Color space conversion (3)  XYZ-Lab conversion

XYZ to Lab conversion

In the CIE Lab space, colors are represented by three numerical values, L*, a*, b*. Lab is widely used in the field of color science as a homogeneous color space. It is also used by Macintosh ColorSync as a color space for displaying various color gamuts. Here, we will consider converting XYZ system to Lab.

First, sRGB and Adobe RGB use D65 as the reference illuminant. On the other hand, D50 is often assumed as the standard illuminant for Lab (e.g., Adobe Photoshop uses D50 for Lab). If the reference illuminant is different, the color of the reflected light is also different. Before converting XYZ to Lab, therefore, we have to convert the XYZ values of sRGB or Adobe RGB colors (which assume D65 illuminant) to the colors under D50 illuminant. This corresponds to a translation of the white point of a parallelepiped gamut of sRGB or Adobe RGB in the XYZ space. It is common to use the Bradford transformation for this sort of color balance adjustment (often referred to as chromatic adaptation). This transformation is also used by Photoshop. Figures 1 and 2 show the sRGB color gamut in XYZ space (under D65 illuminant), and the color gamut under D50 illuminant converted by the Bradford transform. We can see that the white point has moved slightly to the yellow direction.

sRGB (D65) gamut in the XYZ space sRGB (D50) gamut in the XYZ space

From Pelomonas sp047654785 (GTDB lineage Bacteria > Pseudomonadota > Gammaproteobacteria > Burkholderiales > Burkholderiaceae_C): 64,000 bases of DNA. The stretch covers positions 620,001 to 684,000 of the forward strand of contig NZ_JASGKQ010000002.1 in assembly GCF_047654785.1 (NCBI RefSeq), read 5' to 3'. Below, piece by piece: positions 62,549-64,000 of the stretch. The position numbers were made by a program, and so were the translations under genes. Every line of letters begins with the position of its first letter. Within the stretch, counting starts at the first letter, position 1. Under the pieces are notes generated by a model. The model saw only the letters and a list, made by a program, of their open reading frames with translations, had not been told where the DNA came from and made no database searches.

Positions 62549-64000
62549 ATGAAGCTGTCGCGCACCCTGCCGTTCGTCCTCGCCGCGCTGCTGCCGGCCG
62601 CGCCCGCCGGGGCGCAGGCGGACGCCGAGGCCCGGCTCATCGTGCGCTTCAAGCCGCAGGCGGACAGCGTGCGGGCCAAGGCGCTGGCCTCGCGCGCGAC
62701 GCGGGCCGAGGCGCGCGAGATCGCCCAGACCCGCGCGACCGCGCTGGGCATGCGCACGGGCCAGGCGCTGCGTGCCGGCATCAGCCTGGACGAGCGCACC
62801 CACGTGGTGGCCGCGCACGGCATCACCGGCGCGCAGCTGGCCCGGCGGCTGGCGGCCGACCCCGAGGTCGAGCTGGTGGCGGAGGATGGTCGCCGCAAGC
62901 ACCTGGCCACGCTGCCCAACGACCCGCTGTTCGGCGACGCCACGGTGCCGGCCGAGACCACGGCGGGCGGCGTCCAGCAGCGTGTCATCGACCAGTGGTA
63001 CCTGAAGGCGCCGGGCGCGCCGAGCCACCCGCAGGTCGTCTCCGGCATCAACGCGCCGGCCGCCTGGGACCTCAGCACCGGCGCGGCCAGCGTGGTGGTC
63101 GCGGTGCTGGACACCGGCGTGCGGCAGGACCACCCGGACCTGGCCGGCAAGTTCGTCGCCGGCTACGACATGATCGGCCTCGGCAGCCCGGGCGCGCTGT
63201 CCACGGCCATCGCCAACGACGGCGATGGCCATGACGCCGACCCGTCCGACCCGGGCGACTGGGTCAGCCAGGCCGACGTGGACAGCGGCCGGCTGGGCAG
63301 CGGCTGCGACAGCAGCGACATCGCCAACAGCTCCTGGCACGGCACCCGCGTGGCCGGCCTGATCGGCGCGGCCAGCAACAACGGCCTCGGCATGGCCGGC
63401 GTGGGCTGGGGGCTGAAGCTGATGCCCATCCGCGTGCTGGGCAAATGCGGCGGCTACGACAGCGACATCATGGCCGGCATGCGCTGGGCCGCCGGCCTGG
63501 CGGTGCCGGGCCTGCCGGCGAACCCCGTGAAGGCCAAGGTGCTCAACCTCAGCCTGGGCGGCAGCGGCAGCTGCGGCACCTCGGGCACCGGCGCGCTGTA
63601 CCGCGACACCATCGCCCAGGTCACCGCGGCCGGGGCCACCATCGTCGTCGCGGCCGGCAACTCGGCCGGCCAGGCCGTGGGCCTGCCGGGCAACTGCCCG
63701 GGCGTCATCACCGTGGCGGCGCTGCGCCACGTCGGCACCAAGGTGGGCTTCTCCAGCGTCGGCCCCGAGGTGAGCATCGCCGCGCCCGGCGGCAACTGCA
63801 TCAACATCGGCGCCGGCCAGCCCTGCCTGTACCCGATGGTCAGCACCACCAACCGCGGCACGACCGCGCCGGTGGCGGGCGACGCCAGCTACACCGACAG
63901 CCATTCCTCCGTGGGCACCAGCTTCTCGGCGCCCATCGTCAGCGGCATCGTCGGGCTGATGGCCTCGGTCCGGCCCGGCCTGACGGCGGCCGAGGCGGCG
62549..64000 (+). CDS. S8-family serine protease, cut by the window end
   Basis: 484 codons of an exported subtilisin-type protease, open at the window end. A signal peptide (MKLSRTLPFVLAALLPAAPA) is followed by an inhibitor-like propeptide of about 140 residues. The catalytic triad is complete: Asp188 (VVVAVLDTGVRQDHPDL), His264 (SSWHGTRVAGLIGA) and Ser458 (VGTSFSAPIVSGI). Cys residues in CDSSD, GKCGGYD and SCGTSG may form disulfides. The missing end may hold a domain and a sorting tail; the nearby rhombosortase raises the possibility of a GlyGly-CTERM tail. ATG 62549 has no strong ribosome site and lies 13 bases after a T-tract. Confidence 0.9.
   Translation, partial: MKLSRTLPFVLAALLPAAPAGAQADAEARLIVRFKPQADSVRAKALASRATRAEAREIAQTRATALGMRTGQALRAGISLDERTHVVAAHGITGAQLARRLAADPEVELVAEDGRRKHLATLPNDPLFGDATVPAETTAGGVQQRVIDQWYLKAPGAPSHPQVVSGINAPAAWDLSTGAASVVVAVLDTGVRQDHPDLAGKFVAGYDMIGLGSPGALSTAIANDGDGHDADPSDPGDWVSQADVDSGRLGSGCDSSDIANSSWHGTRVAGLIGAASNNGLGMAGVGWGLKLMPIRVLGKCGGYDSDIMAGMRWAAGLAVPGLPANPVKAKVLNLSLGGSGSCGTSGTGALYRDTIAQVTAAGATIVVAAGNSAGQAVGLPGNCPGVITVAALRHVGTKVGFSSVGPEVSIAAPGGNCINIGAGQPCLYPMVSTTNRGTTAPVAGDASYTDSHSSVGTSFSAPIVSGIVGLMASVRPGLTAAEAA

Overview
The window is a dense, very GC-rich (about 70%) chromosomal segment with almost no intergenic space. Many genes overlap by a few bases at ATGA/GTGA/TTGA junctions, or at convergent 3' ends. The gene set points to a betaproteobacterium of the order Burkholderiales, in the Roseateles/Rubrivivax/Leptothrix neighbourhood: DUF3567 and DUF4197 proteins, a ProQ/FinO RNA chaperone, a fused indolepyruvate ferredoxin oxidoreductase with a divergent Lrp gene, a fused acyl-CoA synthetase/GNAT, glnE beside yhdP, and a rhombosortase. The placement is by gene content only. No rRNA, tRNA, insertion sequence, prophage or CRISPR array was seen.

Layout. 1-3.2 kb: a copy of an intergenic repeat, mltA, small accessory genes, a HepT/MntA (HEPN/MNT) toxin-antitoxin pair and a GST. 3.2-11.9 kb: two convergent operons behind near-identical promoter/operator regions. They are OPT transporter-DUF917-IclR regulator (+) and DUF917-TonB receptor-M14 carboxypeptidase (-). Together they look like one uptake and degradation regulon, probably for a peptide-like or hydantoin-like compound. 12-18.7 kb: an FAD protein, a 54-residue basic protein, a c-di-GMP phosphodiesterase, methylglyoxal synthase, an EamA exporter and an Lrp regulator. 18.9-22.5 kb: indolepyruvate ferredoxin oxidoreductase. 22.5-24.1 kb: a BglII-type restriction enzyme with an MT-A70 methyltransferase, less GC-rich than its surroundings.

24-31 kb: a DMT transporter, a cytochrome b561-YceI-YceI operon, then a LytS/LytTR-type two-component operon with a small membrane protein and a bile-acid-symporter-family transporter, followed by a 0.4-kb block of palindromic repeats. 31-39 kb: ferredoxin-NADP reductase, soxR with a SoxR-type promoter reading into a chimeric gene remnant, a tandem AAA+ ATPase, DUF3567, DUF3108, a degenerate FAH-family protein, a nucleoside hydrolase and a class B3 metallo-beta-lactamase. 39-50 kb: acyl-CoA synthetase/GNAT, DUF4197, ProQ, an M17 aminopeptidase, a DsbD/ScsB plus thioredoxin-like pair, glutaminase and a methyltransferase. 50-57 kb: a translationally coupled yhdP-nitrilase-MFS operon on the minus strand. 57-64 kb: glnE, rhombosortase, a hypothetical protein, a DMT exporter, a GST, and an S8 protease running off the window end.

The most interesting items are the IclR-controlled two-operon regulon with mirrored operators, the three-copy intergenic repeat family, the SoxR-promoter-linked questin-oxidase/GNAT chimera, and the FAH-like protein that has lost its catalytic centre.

Fig. 1.   Color gamut of sRGB
under D65 illuminant
Fig. 2.   Color gamut of sRGB
under D50 illuminant

Instead of repeating conversions from RGB (D65) to XYZ (D65) and from XYZ (D65) to XYZ (D50), it would be easier to use the conversion matrix multiplied in advance. Table 1 gives the RGB (D65) to XYZ (D50) conversion matrix.

Table 1. RGB(D65) to XYZ(D50) conversion matrix
Color space
M M -1
 0.436041  0.385113  0.143046
0.222485 0.716905 0.060610
0.013920 0.097067 0.713913
 3.134187 -1.617209 -0.490694
-0.978749 1.916130 0.033433
0.071964 -0.228994 1.405754
 0.515119  0.291978  0.157103
0.241189 0.692244 0.066567
-0.001050 0.041879 0.784071
 2.403984 -0.989907 -0.397642
-0.842223 1.798844 0.016035
0.048206 -0.097407 1.274005
Adobe RGB
 0.609741  0.205273  0.149187
0.311113 0.625675 0.063212
0.019465 0.060874 0.744560
 1.962517 -0.610651 -0.341384
-0.978749 1.916130 0.033433
0.028715 -0.140696 1.349266

When the XYZ values under the D50 illuminant are obtained, the next step is to convert them to the Lab values. This can be done by the following equations for L*, a*, b* using the function  f (t)  in equation (1). The values of  X, Y, Z  in the parentheses of the function  f  should be divided by the coordinates  Xw, Yw, Zw  of the white point, respectively, in order to normalize the maximum values to unity. Note that the function  f (t)  is switched to a straight line for small  t   in order to avoid the infinite slope at the origin.

f (t)  = { t 1/3 if  t > (6/29)3 = 0.008856...
[(29/3)3 t + 16] /116      

L* = 116 f (Y/Yw) − 16
a* = 500 [ f (X/Xw) − f (Y/Yw)]
b* = 200 [ f (Y/Yw) − f (Z/Zw)]